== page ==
The vast majority of the population in Britain live in cities and large towns and yet much debate on rural landscapes and communities seems to be based on two false propositions underlying this self-evident fact. Firstly, that city-dwelling and experiencing and valuing the countryside are somehow mutually exclusive: 'townies' and urbanites are removed from the land and only understand it as a remote and ill-understood other; at best a vague and aspirational place of retreat should the fast-pace, alienation and all-round brutalism of urban life get too much. Secondly,that rural living is intrinsically more natural, healthy and slower-paced with an all round higher quality of life for bringing up children, retiring to or finding inner peace ie its what we all want and need, if only there were space and resource for all 65 million of us.
As a long-term urban dweller and countryside lover I have always found these articles of faith, like much received wisdom, to have little basis in reality and to quickly break down when subjected to proper analysis and personal experience. This is not to say that there are not many people who are largely removed from a real sense of connection with their environment in their day-to-day lives, but this problem potentially infects both urban and rural communities alike and, in any case, defining settlements and lifestyles in these terms is simplistic and problematic; are not the boundaries between living in the town and in the country often blurred? Are many of us not semi-rural or semi-urban, whether 20th century model suburbanites or, car and Internet-dependant country-dwellers? Or perhaps, a new breed trying to lead more of a 'good life' that combines the best of both worlds, often now also driven by economic necessity?
A recent article in the Observer by Rob Penn (No place for old people? Actually, the country is the best for all ages, 4th March 2011) in response to a campaign to warn retirees of the pitfalls of moving to the country provides an example of the 'urban-bad: rural-good' dominant paradigm. This is not to decry the arguments in favour of country living: whats not to like about Rob's lifestyle in the idyllic Black Mountains (one of my favourite landscapes), suspicious but kind-hearted locals and all? But I do wonder about the confused message we are presented with: dreaming of a place in the country; unobtainable for most, and in reality often a stage for playing out an uneasy co-existence between London refugees and weekenders and the disaffected rump of authentic yokeldom.
In my own case I would argue that, although we live in a city, in many ways my family live a semi-rural life. Bristol has its share of the familiar roll-call of problems associated with urban life, which there is no need to list here. But it also has numerous large areas of open and accessible green space, an extensive network of cycle- and foot-paths, heavily wooded river gorges, farmers markets and city farms, as well as interesting and beautiful countryside in the surrounding area (including the full-range of National Park wow factor landscapes within easy reach). This means that I cycle to work to the sound of bird-song, observing king-fishers and herons, family time includes a large slice of walking, camping, picnicking, country pub visiting and other fresh-air activities; and our kids are regularly observing and experiencing flora and forna as a natural part of their everyday lives. And guess what? We know the names and interact with many of our neighbours and have plenty of good friends in the local area (oh, and a clear night time sky, seen from our garden, yields a decent array of stars). I'm not arguing that this is the same level of immersion in the landscape that would be experienced through living on and working a farm or small-holding; but I do think it gives the lie to the tired cliche of urban dislocation and angst. We are not overly brown-rice and sandal-wearing in our outlook and I don't think our experience, or many aspects of it, is untypical of many people who call the town or city home but easily combine this with time spent in the countryside and more local semi-rural space.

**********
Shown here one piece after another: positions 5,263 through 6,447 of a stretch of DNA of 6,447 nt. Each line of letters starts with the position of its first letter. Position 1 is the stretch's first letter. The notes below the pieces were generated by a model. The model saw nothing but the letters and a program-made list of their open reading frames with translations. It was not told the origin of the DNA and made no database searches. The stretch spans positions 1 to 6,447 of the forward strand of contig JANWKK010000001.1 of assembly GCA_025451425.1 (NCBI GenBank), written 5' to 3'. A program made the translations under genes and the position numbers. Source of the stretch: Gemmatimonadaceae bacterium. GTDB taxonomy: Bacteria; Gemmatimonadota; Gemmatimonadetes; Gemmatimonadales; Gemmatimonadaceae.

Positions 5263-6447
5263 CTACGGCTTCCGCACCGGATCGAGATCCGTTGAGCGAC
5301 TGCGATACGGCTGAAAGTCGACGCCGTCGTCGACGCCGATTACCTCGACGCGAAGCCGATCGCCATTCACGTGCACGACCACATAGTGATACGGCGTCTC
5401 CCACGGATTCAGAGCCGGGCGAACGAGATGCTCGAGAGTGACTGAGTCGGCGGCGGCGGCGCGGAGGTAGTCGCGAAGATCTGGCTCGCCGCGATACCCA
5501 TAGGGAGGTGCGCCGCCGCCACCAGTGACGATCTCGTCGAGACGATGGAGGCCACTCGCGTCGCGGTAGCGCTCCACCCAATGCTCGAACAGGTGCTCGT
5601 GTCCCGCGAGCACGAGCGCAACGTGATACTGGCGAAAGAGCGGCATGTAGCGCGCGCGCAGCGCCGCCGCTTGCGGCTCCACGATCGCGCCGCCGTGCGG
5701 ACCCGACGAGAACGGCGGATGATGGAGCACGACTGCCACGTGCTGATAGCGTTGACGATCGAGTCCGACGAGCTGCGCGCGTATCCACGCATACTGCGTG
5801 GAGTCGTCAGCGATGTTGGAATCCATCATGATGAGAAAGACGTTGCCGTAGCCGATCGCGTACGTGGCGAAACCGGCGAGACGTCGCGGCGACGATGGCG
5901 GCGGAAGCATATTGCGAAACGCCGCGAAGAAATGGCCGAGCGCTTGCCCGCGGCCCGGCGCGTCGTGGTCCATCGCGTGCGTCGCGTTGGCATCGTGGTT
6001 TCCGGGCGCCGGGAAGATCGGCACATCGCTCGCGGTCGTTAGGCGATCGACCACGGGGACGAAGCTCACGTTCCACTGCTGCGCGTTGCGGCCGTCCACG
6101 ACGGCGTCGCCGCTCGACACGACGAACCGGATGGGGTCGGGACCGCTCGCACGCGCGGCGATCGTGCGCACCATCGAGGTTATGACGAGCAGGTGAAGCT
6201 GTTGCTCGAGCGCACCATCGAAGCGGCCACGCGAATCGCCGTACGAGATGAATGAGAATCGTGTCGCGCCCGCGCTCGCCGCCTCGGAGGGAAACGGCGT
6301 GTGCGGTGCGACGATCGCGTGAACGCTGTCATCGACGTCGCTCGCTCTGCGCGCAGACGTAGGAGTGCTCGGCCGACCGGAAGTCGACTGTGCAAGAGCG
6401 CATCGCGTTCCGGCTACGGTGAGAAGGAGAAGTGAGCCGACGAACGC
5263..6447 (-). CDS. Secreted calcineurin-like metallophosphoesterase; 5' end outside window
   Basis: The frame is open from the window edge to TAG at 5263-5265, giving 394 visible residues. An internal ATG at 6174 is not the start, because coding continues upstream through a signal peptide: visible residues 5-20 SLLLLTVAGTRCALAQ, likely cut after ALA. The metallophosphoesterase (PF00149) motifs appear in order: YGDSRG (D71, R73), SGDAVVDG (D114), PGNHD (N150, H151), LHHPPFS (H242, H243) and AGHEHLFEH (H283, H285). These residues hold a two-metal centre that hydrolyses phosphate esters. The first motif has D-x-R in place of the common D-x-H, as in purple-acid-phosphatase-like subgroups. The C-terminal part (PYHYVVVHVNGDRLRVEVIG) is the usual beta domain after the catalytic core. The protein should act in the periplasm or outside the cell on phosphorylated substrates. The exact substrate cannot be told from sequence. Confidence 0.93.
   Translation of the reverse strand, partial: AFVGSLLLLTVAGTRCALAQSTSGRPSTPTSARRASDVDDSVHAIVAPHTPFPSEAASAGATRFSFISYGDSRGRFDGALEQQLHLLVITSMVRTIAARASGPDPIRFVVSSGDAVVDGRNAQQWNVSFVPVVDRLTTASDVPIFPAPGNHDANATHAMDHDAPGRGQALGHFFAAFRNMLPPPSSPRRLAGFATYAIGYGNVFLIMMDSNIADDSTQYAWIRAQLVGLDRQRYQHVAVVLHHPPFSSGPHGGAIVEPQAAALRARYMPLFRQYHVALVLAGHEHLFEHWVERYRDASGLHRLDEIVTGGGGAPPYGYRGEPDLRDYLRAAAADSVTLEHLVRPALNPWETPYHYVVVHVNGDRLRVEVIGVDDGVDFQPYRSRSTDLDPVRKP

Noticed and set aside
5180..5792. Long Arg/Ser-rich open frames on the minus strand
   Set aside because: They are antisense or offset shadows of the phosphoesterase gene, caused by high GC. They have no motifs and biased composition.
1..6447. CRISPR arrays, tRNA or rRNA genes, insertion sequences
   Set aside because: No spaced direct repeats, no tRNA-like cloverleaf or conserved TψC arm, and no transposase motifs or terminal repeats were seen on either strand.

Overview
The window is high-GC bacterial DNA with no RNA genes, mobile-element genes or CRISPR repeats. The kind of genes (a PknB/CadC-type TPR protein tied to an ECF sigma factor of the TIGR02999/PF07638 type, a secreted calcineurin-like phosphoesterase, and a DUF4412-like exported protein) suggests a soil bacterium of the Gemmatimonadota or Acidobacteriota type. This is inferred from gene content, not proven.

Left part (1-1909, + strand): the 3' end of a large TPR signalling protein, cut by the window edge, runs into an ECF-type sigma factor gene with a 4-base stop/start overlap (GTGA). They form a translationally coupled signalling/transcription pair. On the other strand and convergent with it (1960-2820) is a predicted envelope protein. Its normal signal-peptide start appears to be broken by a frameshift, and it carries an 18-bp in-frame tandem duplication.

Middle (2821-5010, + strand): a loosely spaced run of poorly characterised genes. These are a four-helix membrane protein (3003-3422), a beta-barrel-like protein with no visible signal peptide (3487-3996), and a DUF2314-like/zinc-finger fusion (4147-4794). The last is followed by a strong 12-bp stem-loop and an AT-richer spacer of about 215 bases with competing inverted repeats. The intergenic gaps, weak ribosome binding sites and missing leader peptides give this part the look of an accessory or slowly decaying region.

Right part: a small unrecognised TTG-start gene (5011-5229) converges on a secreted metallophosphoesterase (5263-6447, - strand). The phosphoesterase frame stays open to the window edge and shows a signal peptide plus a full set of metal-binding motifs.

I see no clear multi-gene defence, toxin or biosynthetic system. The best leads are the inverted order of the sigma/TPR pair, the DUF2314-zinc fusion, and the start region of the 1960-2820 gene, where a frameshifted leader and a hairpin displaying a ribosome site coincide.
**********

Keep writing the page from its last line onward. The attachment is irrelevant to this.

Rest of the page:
Contrast this with some of the real problems that truly rural communities face: a declining agricultural base, dependency on private road transport, limited local amenities, a feeling of dislocation from the rest of the population (particularly the urban poor and minority communities); the list goes on. All of these issues need to be addressed but many of the potential solutions should also be applied in an urban context to ensure the maximum benefit to society as a whole. For instance, local co-operative structures to run post-offices, pubs, shops, small-scale farming operations or manage wildlife habitats would be highly beneficial in a hamlet, village, town, suburb or inner-city neighbourhood.
So, surely, rather than selling a dream of aspirational rural utopia that may well not even exist and, in any case, for most people is unaffordable or impractical, why do we not focus on debate, policy and practice that encourages a more modest, but more impactful, interaction with our environment and landscape for the majority urban population as well as those living in the country? Could this not be a better route-map towards greater empathy between communities urban and rural, rich and poor and a shared commitment to ensuring that the countryside that we all value has a viable, sustainable future as a real place and not just a theme park or a bolt-hole for the upper middle-classes. Lets hear it for the semi-rural and semi-natural lifestyle may not be the most inspiring of call to arms but is a realisable future that will benefit us all.